(JNS.org) Former Israeli Prime Minister Ehud Olmert was convicted by an Israeli court Monday on charges related to bribes he took as part of a real-estate deal.
According to the 700-page verdict issued by the Israeli Justice Department, Olmert, 68, was found guilty of two bribery charges for accepting $160,000 from the developers of the massive Holyland apartment complex in Jerusalem while he was mayor of the city more than a decade ago.
Olmert resigned as prime minister in 2008 amid a separate corruption scandal. He was later acquitted of most of the charges in that case.
The verdict represents the first time a former Israeli prime minister has been convicted of bribery and will likely end speculation that Olmert will seek public office again. A sentencing hearing is scheduled for late April.
Regarding Olmert's political legacy, Israel Hayom columnist Dror Eydar suggested that the former prime minister was willing to make major territorial concessions in the Israeli-Palestinian peace process in exchange for immunity from Israeli media outlets. Olmert "could have stayed in power if he had succeeded in carrying out a nefarious plan, which is in the main an unconditional withdrawal from the land of our life and the destruction of Jewish settlement," wrote Eydar.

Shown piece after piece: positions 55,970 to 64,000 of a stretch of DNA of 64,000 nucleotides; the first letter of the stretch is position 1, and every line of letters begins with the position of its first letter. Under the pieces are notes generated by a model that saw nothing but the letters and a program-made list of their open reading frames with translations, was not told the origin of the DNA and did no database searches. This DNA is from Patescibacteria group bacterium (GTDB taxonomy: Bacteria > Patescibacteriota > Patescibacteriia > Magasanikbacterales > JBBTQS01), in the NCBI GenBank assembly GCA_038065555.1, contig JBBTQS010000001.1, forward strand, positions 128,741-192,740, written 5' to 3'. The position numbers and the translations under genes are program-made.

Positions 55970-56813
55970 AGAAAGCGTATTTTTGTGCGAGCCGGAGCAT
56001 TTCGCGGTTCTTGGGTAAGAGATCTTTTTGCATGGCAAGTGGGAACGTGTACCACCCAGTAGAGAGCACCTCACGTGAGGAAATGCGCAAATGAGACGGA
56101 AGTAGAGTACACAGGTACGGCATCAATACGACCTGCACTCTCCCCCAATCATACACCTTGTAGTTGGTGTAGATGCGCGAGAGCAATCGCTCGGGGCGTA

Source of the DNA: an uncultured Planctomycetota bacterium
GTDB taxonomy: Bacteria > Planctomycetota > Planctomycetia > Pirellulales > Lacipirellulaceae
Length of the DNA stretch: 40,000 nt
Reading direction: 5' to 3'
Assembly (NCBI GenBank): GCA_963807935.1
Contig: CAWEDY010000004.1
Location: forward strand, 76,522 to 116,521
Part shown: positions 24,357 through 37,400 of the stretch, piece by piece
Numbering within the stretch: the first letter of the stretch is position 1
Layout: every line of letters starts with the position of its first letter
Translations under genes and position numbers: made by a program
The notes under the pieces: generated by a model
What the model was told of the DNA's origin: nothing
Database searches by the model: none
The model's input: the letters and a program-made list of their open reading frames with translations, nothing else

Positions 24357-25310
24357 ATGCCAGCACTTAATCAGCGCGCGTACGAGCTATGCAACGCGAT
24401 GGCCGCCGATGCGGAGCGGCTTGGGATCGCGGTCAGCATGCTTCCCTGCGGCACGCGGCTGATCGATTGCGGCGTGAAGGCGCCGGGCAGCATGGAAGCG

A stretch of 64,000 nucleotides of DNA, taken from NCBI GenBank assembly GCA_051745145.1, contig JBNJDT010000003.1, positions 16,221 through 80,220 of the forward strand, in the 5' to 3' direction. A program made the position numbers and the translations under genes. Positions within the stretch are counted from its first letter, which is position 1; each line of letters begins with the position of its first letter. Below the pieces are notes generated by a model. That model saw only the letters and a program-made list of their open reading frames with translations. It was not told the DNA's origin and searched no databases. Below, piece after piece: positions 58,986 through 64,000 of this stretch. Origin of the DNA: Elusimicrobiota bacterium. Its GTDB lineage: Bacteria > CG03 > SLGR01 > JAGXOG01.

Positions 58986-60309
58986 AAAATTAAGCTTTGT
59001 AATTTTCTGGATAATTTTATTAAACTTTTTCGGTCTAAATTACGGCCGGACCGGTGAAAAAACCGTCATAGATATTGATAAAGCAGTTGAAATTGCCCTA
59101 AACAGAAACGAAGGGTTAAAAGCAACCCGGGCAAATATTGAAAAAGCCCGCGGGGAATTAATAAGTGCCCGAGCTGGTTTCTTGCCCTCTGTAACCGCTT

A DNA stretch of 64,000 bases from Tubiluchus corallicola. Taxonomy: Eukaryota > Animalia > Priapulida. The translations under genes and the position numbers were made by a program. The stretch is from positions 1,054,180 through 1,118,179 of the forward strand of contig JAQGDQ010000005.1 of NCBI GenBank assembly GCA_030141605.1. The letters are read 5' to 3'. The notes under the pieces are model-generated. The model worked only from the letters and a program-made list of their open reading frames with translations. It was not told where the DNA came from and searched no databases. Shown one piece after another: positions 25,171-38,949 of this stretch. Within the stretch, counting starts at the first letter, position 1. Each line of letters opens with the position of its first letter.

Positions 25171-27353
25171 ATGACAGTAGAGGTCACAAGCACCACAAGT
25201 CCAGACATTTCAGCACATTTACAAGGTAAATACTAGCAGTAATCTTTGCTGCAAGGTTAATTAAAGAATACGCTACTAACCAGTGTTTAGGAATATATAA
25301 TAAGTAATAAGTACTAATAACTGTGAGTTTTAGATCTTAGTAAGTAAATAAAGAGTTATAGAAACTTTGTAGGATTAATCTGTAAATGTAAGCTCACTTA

"Who protected Olmert for years, even though everyone knew what he was up to?" he wrote. "Of course, Yedioth Ahronoth, the newspaper that once had its own nation, and after that nation was stolen from it, kept Olmert as a trophy of the crime: he might be exonerated and once again take power. Look at who gathered around that newspaper: people accused and convicted of crimes and those who were let off on reasonable doubt—the whole gang that could have given the Left a chance to regain power. These were people versed in tricks and dirty tricks, since the end—eradicating Jewish settlement, which for some reason is called 'the peace process'—justifies any means."